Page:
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Pope Francis' photo op with President Donald Trump, First Lady Melania Trump and Ivanka Trump made headlines last week when some critics interpreted the pope's not-so-thrilled facial expression as a show of disapproval of the president. But was the pontiff really reacting to the moment or just (unintentionally) doing his own version of the RBF (resting bitch face) phenomenon?
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President Obama isn't immune, either — in his 2014 visit to the Vatican with then-Secretary of State John Kerry, the pope looked, well, not thrilled.
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And it seems that not even the Internet's favorite politician, Canadian Prime Minister Justin Trudeau, could get His Holiness to crack a smile during their May visit at the Vatican.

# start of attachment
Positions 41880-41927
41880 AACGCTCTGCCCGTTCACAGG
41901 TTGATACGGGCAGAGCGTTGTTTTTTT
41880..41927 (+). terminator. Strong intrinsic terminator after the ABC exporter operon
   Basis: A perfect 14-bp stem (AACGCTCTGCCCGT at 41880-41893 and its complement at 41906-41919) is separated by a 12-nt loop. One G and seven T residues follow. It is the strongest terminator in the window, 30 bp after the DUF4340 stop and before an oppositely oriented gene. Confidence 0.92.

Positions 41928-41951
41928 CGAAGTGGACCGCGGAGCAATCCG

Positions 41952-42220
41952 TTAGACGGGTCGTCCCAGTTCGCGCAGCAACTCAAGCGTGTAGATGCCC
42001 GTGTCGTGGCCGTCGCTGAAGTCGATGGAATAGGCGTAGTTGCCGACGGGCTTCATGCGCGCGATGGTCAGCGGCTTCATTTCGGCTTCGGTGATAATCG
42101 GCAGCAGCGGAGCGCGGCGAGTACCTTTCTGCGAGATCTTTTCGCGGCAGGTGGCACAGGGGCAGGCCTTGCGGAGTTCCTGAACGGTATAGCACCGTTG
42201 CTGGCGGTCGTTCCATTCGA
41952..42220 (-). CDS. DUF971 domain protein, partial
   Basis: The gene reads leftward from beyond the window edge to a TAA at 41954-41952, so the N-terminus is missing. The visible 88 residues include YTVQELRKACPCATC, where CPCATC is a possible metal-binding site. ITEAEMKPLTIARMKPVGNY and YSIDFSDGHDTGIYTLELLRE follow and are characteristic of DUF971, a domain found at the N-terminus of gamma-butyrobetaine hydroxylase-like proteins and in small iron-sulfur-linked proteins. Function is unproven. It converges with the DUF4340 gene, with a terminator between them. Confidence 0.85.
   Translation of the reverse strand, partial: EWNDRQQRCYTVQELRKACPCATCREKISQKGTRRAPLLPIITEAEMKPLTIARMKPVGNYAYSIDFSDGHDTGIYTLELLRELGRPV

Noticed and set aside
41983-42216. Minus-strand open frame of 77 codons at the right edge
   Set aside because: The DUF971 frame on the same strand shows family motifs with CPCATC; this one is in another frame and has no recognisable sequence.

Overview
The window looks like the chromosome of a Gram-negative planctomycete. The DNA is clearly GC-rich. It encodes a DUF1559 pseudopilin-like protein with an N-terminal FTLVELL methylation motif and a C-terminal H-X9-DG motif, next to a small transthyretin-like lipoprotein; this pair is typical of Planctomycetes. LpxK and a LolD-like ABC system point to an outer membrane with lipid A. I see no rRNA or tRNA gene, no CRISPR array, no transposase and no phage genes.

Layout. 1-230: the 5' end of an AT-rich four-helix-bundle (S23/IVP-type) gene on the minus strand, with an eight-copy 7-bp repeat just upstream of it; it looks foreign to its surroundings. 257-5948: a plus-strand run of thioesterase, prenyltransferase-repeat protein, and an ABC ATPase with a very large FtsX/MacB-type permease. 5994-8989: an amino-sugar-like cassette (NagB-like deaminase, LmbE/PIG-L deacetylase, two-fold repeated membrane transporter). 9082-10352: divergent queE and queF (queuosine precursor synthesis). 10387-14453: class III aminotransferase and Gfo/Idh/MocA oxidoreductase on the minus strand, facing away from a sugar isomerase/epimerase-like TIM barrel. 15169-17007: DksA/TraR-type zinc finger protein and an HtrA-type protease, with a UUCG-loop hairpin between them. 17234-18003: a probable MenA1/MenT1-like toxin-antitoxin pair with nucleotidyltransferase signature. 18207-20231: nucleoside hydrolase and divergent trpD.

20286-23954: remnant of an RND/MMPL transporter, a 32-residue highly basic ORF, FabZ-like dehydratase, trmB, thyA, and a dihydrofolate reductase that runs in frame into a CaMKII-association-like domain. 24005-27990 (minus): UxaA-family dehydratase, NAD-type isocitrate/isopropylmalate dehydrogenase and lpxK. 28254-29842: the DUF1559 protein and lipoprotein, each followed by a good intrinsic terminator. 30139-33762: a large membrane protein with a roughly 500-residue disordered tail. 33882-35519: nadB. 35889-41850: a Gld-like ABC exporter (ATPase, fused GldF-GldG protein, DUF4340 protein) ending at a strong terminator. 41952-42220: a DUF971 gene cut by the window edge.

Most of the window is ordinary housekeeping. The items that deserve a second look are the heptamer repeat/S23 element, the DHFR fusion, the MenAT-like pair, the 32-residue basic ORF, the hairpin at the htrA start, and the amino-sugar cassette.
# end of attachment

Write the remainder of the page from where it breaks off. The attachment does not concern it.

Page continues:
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Spectators at Pope Francis' weekly audiences in St. Peter's Square are treated to his "resting pope face" on a regular basis.
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Welcoming Doris Leuthard, president of the Swiss Confederation, to the Vatican, the pope gave a face that was 10 percent grin, 90 percent RPF.
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With Aung San Suu Kyi in May 2017, the pair both kept their faces quite neutral for this photo (though they later cracked smiles).
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Greeting royalty means plenty of photo ops for the pope, who failed to match the mild smiles of Prince Charles and Camilla, Duchess of Cornwall, during their April meeting.
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When the president of Fiji, Jioji Konousi Konrote, visited the Vatican, the pope's face was once again stoic.
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But though it may seem like Pope Francis rarely breaks out a smile for some of his more formal photos — like this one, with Vietnamese President Tran Dai Quang — he's often pictured rocking a big grin in candid moments.
And when he's with Leonardo DiCaprio, too.